Airman Fell to His Death After Anchor Detached from Cliff: Investigation

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Air Force Tech. Sgt. Peter Kraines (U.S. Air Force)
Air Force Tech. Sgt. Peter Kraines (U.S. Air Force)

A rock-climbing anchor system that a team of airmen were using to rappel off a cliff in Idaho last fall unexpectedly failed, causing one airman to fall to his death, according to a new investigation report.

An Air Force Accident Investigation Board report released Wednesday concluded that Tech. Sgt. Peter Kraines, a special tactics pararescueman, died Oct. 8 because two pieces of rock climbing protective gear dislodged from the rock surface crevice, causing Kraines' fall.

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The five-member team, assigned to the 24th Special Tactics Squadron, Pope Army Airfield, North Carolina, were participating in a routine six-day mountain rescue training event at the Black Cliffs near Boise, Idaho, and were on their final climb of the day when the accident occurred, the report said. Earlier in the week, the team finished multiple climbs "without incident." The team consisted of three pararescuemen and two combat controllers, according to Air Force Special Operations Command.

Kraines and the team picked a new spot at the Black Cliffs that afternoon after a few climbs earlier that day. The team surveyed the site, and Kraines decided there was not enough room to rappel without shock-loading the rope -- causing a hammering or jerking effect that occurs when the load weight is disproportionately placed.

Kraines decided against that location "because the difficult edge transition created unnecessary risk for the less experienced members of the [team]," the report said.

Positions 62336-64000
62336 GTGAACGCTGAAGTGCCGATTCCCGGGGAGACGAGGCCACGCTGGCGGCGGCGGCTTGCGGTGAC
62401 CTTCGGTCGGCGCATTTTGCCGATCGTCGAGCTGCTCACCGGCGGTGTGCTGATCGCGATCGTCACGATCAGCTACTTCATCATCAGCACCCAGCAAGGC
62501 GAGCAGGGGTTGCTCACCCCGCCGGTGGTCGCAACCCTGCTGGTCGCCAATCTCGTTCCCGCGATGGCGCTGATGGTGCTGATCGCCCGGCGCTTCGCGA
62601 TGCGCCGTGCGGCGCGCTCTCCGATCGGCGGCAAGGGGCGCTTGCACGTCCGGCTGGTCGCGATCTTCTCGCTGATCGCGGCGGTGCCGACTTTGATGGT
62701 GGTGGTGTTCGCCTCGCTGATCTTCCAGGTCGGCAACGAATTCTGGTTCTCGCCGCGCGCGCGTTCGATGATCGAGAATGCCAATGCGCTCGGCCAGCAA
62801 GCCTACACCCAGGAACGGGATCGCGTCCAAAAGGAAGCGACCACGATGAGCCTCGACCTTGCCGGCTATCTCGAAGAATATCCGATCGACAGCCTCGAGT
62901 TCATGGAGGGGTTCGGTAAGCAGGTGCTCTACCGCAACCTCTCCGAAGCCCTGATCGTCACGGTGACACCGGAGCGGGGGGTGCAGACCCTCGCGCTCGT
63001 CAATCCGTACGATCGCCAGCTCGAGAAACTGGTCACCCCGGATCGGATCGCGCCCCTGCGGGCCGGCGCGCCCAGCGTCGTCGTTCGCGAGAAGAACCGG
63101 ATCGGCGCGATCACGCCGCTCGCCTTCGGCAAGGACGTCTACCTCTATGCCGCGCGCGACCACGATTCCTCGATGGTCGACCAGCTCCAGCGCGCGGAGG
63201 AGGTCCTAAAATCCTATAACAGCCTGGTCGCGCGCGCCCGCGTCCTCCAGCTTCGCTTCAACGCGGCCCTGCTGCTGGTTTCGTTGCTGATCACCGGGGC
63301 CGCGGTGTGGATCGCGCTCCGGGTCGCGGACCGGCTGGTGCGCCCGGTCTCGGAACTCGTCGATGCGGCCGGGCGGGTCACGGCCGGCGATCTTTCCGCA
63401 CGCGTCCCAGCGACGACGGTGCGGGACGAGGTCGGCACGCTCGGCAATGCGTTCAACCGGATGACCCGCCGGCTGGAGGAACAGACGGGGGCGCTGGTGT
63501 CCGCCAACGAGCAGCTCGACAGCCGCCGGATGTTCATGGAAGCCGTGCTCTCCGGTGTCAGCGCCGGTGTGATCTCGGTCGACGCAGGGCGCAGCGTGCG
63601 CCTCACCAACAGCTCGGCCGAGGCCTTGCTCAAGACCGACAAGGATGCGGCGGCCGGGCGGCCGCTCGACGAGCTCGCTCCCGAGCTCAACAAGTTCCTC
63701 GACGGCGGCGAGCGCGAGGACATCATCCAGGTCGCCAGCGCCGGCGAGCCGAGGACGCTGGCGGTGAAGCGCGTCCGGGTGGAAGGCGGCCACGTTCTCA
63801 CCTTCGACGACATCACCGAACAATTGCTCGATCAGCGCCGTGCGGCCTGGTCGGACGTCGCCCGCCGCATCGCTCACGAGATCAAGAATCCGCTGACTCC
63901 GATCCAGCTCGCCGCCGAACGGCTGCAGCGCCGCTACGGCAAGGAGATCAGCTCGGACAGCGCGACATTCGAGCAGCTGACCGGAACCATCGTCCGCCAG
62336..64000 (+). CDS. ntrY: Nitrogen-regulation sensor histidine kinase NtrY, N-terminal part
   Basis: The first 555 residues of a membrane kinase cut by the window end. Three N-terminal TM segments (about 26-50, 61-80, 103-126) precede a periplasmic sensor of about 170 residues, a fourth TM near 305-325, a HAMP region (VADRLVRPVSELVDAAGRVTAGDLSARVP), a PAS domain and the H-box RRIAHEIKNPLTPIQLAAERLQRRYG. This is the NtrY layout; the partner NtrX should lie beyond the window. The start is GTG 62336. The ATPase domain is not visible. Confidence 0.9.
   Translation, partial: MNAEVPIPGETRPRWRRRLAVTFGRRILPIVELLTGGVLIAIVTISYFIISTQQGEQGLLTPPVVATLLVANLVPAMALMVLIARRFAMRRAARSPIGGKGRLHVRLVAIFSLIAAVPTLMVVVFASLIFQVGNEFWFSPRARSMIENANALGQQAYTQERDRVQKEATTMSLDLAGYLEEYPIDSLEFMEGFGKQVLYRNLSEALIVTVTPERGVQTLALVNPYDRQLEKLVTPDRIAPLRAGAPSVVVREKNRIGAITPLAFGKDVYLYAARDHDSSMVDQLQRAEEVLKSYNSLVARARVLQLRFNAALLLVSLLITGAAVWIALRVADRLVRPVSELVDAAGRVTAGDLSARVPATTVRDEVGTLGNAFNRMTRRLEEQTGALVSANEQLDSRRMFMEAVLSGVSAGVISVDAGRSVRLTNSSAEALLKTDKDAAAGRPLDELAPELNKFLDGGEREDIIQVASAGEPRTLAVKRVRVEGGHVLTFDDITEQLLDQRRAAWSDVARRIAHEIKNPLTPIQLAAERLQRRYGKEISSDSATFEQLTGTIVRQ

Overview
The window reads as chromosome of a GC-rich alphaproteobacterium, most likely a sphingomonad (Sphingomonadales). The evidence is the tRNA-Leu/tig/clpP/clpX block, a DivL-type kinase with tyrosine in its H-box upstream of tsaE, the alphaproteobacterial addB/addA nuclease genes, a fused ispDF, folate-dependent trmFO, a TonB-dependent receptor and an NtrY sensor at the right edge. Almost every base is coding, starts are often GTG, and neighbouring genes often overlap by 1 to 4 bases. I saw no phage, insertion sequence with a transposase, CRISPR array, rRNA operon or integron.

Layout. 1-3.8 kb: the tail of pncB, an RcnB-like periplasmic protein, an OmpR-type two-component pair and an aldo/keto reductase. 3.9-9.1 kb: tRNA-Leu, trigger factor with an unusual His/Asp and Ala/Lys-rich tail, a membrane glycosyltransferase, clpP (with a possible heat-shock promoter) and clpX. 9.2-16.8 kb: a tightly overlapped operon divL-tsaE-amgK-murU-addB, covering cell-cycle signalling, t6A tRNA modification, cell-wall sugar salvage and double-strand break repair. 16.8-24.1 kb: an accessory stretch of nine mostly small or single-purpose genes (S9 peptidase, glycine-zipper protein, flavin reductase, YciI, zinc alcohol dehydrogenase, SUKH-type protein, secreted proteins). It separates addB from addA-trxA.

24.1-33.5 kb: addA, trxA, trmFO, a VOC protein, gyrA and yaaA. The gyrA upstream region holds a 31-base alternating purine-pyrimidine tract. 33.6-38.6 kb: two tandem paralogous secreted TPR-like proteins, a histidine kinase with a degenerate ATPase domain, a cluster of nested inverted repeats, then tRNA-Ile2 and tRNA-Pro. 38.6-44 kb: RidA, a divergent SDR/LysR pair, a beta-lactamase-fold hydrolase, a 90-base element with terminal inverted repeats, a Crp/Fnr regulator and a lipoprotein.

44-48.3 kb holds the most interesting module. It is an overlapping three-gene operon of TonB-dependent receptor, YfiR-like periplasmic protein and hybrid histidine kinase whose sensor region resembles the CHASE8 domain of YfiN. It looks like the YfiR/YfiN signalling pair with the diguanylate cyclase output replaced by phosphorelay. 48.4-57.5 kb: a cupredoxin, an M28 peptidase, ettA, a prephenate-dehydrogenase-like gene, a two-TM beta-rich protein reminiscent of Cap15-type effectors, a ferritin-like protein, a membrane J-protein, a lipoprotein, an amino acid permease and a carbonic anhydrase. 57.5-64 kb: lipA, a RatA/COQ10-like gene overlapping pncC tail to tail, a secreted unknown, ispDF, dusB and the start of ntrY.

The team moved to "rocks higher up and approximately six feet away from the edge," which Kraines, along with a teammate, deemed suitable for a traditional rock pro anchor. The climb would allow the members to "lean back, gradually weight the anchor, and establish the hand used for engaging the brake strand of the rope before they began to rappel, allowing for a safer edge transition," according to the report.

After checking the rock to make sure it was secure and assessing for hollow points and loose rubble, Kraines built the anchor system for the rope, and another team member headed down, completing his climb successfully.

A second airman began his descent and felt a slight shift in the rope. Kraines responded that it was likely due to the pro settling and "gripping the rock," but rechecked the anchor anyway; the airman continued his descent.

Then, hovering roughly 15 feet from the ground, he slipped downward, when one of the pieces of the affixed anchor gear "became unsecured," the report said. Right after the initial anchor came loose, a second piece of gear detached, causing him "to fall the remainder of the way to the ground."

Kraines, who was clipped into the anchor system at the top, "was subsequently pulled off the ledge and landed at the base of the cliff," falling approximately 53 feet, the report said.

The team and emergency responders attempted to revive Kraines; he was pronounced dead at the scene.

Investigators said there was no evidence that any of the rock-climbing and mountaineering equipment malfunctioned during the time of the mishap.

"All climbing equipment recovered from the mishap site was intact, in serviceable condition, and functioning properly," the report said.

Kraines enlisted in the service in March 2011, according to AFSOC. Upon completing the two-year pararescue training program, he was assigned to the 347th Rescue Group, Moody Air Force Base, Georgia. Kraines was selected in 2017 to join the ranks within Special Tactics and was assigned to Fort Bragg, North Carolina.

His experience included military static-line jumping, free-fall jumping, combat scuba diving and was certified as an emergency medical technician, AFSOC said.

"This is a tragic loss to the Special Tactics community," Air Force Col. Matthew Allen, commander of the 24th Special Operations Wing, said at the time of the accident.

"We are grateful for the support from our community and our AFSOC teammates. Our thoughts are with his family, friends, and teammates at this time."

-- Oriana Pawlyk can be reached at oriana.pawlyk@military.com. Follow her on Twitter at @oriana0214.

Related: Special Tactics Pararescue Airman Dies in Mountain Training Accident

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